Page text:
Through Feb 23 2014 The Armory Show at 100: Modern Art and Revolution, at the New-York Historical Society features a selection of 100 works from the original International Exhibition of Modern Art, which, in 1913, set the art world in the U.S. on its head. Mostly the Armory Show is recalled for the European firebrands who participated: Duchamp is here with Nude Descending a Staircase (No. 2), along with Van Gogh, Gauguin, Matisse, Picabia and Odilon Redon, among others. But half were actually American artists! So you will find fine examples of Impressionist landscapes by Childe Hassam, and works by Robert Henri (The group known as The Eight), Charles Sheeler and Marsden Hartley. Whether or not you go, the catalogue is wonderfully impressive with essays that reconstruct the shock and agitation of the moment, along with discussion of the long-term impact of how it transformed twentieth-century art. Review
Through December 2014 Divine Felines: Cats of Ancient Egypt, at the Brooklyn Museum. This long-term exhibition is a carefully selected group of 30 objects depicting cats from the museum’s exceptional Egyptian collections, tame or feral, mortal or godlike. The Egptians were likely the first to domesticate cats, which were revered as fertility symbols. Perhaps the most important among them was Sakhmet, personal guardian of the solar deity Re – usually with a lion’s head and woman’s body. The cult of the feline-goddess Bast (or Bastet) is depicted here as a mother cat nursing her kittens. Not all practices were benign. There’s some evidence that kittens were routinely killed (necks snapped) and their bodies inserted into shrines acquired by pilgrims. Review includes slides . Brooklyn Museum web site
Through Feb 2 2014 Chagall: Love, War, and Exile, The Jewish Museum. It’s not a large show but the first that explore Marc Chagall’s artistic oeuvre from the rise of fascism in the 1930s through 1948, years spent in Paris and then in exile in New York. Chagall (1887-19865) moved to Paris from Russia to escape the hardships following the revolution, and settled into life in Paris with wife Bella and daughter Ida. With the rise of fascism and then World War II, Chagall and family fled to New York in 1941, with assistance from Alfred Barr, the founding director of the Museum of Modern Art. “Although he never abandoned a poetic sensibility, his art of the 1930s and 1940s reflects the political reality of the time. “The sudden loss of his wife Bella left Chagall unmoored, from which he eventually recovered. But Chagall never inhabited fully his new life in New York, and returned again and again to create art from memories of his childhood and of the Bolshevik Revolution. The exhibition includes 30 paintings and 24 works on paper, as well as selected letters, poems, photos, and ephemera. The Jewish Museum and Yale University Press are co-publishing a 148-page catalogue that examines Chagall’s complex iconography and phantasmagorical style, 72 color reproductions, 27 black and white illustrations, and 11 of Chagall’s rarely seen poems. Review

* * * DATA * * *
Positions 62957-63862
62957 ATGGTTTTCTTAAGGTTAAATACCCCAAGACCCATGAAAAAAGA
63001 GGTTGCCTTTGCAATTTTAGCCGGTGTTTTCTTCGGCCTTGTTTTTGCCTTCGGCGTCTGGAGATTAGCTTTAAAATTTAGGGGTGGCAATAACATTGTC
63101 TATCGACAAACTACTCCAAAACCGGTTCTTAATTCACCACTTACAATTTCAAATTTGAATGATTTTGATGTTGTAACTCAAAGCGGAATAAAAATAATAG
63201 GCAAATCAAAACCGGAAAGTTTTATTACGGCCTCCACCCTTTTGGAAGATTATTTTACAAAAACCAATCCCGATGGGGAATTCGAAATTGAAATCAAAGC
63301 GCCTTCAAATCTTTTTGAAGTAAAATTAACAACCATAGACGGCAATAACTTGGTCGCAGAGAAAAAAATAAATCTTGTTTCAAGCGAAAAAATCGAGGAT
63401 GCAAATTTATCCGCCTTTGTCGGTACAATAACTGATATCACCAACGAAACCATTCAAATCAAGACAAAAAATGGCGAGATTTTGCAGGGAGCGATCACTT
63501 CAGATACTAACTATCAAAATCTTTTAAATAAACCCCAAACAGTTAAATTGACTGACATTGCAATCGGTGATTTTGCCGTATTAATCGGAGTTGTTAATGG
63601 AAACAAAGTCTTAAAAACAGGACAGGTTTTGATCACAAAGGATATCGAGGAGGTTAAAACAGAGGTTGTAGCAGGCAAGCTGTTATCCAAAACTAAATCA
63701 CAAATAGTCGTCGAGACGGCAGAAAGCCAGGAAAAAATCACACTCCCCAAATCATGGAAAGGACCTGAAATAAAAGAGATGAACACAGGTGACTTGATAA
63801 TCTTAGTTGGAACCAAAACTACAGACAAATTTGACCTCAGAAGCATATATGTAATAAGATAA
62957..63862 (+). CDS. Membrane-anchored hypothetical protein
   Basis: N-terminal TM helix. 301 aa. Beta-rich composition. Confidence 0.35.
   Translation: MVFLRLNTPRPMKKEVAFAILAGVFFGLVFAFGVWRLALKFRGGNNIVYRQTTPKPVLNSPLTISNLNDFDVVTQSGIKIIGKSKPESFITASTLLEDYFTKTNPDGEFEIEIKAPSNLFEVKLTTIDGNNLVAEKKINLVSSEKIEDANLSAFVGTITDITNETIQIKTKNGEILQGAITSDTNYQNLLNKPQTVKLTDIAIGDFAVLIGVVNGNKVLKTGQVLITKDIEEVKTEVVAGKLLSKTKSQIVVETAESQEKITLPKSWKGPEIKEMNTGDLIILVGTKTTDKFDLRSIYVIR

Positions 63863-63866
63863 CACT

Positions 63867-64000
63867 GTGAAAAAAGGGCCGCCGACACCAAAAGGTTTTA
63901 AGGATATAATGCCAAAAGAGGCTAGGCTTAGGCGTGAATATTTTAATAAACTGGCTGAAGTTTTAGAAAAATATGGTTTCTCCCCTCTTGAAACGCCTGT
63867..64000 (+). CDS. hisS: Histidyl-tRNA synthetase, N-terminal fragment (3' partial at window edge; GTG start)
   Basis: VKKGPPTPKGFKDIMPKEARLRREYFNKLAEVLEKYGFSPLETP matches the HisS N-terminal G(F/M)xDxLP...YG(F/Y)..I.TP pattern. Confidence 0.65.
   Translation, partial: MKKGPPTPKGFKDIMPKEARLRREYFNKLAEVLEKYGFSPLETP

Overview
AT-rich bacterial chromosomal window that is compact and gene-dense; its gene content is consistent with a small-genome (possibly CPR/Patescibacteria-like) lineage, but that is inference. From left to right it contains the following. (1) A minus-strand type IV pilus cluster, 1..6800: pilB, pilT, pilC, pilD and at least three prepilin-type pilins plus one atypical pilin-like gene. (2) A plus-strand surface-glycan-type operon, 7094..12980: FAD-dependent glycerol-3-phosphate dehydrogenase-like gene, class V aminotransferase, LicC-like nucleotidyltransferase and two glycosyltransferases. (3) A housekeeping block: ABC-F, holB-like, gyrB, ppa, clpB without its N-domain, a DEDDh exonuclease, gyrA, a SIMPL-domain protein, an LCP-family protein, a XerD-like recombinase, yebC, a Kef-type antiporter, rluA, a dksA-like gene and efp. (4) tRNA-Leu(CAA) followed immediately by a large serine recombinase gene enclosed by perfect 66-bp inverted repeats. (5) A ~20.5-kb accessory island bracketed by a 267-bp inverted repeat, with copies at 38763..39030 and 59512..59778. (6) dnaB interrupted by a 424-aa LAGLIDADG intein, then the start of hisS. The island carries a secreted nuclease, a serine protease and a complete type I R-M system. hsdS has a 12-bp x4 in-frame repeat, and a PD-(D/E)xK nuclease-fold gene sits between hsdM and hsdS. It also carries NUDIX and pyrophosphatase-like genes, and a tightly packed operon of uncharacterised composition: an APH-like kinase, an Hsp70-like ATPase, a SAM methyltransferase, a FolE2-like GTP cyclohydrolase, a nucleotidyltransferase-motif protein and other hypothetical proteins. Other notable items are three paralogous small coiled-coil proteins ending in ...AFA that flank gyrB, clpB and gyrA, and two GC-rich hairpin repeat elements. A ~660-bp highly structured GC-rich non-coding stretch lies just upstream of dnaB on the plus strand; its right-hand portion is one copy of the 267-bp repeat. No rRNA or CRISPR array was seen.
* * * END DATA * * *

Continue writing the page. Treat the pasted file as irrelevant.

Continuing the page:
Chagall’s granddaughters tell his story (New York Times)
Through Jan 5,2014 Interwoven Globe: The Worldwide Textile Trade 1500-1800, The Metropolitan Museum of Art
(Left) Palampore, first quarter of the 18th century Culture: India (Coromandel Coast), for the Sri Lankan market. Medium: Cotton (painted resist and mordant, dyed). Metropolitan Museum of Art, rights reserved.
It’s a feast for the eyes, a history lesson and a take on three centuries of taste, trade and commerce. The Met has assembled 130 textiles plus 30 garments (and prints/books), mostly from its own collections. The show is described by a New York Times critic as “knock your socks off,” “drop dead moments,” and “tour de force.” –probably no exaggeration. Consider the robe a la Polonaise, which is architectural endeavor in its layers of bustle; or the mid-18th-century palampore (originally a bed or wall hanging) of bright silk on gold cotton sewed with ultra-tiny stitches. The trade (like today’s “to the trade only”) was lavish, but there are plenty of reminders of the slave trade and clashes between colonials and indigenous people. If you cannot get there, the catalogue is surely worth it ! New York Times review
Through Jan 5 2014 Whales: Giants of the Deep, at theAmerican Museum of Natural History. Did you know that whales evolved from deer-like land creatures into the largest mammals inhabiting the planet? This traveling exhibition from New Zealand features 20 whale skulls and skeletons; and outlines the history and biology of these amazing creatures. “Sniff here, too, at a chunk of ambergris, ‘gray amber,’ once used in the ancient Middle East as a spice and incense, and later as a fixative for perfumes.” Perhaps more significant is that this immersive exhibition reconstructs the human relationship with mammals, from Maori whale riding to –sadly—whalehunting, a practice that continues today. “ ‘At the peak of U.S. whaling, in 1853,’ we learn, ‘Americans killed more than 8,000 whales.’ But in the 20th century, about 350,000 blue whales were killed by the whale trade, leaving only about 2,000 alive. ‘It was estimated,’ we read, ‘that Japanese, Danish, British, Dutch and Soviet Russian fleets collectively killed a fifth of the whales in the Southern Ocean in the 1957-58 season alone.'” New York Times story
Must-See Photography Shows in New York